Ryanair has predicted that it will be Europe's fastest-growing carrier over the next five years as new aircraft are delivered and rivals scale back their operations.
Speaking during a briefing on its first-quarter results, Ryanair finance chief Howard Millar predicted that the Irish budget carrier will account for 40% of total new capacity coming online in the period to 2018. With 175 Boeing 737-800s on firm order, Ryanair is to have a fleet of 410 by the end of the financial year ending 31 March 2019, by which time it expects to be carrying 110 million passengers per year.
"We see lots of opportunities, with SAS in retreat [and] LOT Airlines in the ER room again," says Millar. "You have the perennial 'sick man of Europe', Alitalia; you have Iberia that has been reshaped by IAG and Willie Walsh; and Air Berlin is cutting back capacity. Air France going through another restructuring process... Everywhere you go in Europe, there's plenty of opportunity. All of these markets, we believe, will give us opportunity for future growth."
Millar says most of this growth will be in the "big five" economies of Germany, Italy, the UK, Spain and Scandinavia. He highlights Germany as a market that is particularly ripe for Ryanair: "As Air Berlin declines, we would see it as one of the countries on our list for expansion."
Looking at expansion further afield, Millar says that any country on the peripheries of the continent that has signed an open-skies agreement with Europe will be considered for expansion - including Israel, where talks are taking place between Ryanair and the government.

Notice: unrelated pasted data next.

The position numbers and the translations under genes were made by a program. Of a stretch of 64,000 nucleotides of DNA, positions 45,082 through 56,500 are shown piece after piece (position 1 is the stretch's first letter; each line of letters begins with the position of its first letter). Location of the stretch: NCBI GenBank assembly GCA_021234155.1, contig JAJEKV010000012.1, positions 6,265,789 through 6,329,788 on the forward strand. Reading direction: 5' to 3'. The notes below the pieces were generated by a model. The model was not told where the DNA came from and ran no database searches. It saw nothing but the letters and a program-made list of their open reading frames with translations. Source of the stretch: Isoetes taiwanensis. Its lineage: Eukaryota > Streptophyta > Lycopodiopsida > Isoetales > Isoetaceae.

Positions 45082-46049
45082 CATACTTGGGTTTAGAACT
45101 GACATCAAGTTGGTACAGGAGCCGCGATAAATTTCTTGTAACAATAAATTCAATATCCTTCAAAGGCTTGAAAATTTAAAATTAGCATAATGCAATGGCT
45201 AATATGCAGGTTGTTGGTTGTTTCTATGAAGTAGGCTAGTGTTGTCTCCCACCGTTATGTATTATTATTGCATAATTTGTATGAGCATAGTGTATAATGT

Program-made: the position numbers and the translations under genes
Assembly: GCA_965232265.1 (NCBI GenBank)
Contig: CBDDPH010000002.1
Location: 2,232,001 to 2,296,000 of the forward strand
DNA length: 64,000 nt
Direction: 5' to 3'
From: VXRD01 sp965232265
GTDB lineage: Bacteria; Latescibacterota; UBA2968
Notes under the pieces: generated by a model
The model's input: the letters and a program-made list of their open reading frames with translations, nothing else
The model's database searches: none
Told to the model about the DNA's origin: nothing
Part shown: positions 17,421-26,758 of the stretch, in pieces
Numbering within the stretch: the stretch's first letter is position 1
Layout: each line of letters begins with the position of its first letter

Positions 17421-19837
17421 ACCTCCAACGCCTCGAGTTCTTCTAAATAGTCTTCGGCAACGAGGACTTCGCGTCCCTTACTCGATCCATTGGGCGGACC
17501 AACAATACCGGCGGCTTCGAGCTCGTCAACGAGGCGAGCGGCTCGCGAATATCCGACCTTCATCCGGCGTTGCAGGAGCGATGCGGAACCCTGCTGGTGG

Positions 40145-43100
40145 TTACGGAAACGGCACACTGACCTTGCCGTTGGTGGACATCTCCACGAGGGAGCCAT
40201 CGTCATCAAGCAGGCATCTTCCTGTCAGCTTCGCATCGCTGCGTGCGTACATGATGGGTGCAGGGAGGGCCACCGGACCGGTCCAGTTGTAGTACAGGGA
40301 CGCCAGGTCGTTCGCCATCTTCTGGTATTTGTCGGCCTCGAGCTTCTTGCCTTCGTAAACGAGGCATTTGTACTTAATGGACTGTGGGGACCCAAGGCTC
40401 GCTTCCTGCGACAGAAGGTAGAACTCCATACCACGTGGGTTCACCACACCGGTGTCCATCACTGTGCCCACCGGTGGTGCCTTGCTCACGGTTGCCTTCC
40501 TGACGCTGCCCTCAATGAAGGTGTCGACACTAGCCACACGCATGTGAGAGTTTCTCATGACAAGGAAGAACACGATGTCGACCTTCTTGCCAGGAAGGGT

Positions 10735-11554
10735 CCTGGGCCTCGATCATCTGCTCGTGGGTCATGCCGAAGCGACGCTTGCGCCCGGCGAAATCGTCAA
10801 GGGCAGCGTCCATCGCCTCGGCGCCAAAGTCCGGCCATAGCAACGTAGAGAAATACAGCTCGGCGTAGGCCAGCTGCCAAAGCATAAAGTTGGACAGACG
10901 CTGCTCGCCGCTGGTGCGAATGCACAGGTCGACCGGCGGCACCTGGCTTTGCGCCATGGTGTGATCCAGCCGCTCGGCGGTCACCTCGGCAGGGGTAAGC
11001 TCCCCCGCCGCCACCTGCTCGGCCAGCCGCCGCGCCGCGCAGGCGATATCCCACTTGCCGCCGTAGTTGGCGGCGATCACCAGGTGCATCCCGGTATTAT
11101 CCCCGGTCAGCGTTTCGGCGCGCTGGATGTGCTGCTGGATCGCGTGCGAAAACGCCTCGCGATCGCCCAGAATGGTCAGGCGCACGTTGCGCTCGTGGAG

"We think the Israeli market is underdeveloped," he says. "The government [is] proactive in terms of getting more capacity into the market... We think it's an interesting opportunity."
However, as no new aircraft will be delivered to Ryanair until 2015, existing routes would need to be "rejigged" to make way for new services to Israel, and this could not happen until after this winter season.
Ryanair is meanwhile on track to complete by September the "evaluation stage" of a potential order for new Boeing 737 Max aircraft, and aims to sign by year-end a firm deal for up to 200 units.
"We are hoping to report back at the end of September, but so far certainly we believe there will be very significant fuel-cost savings," says Millar. "The weight of the aircraft means there will be extra penalties from Eurocontrol and air traffic charges, so it's really about bottoming out those numbers. Then we get down to the thorny question of money."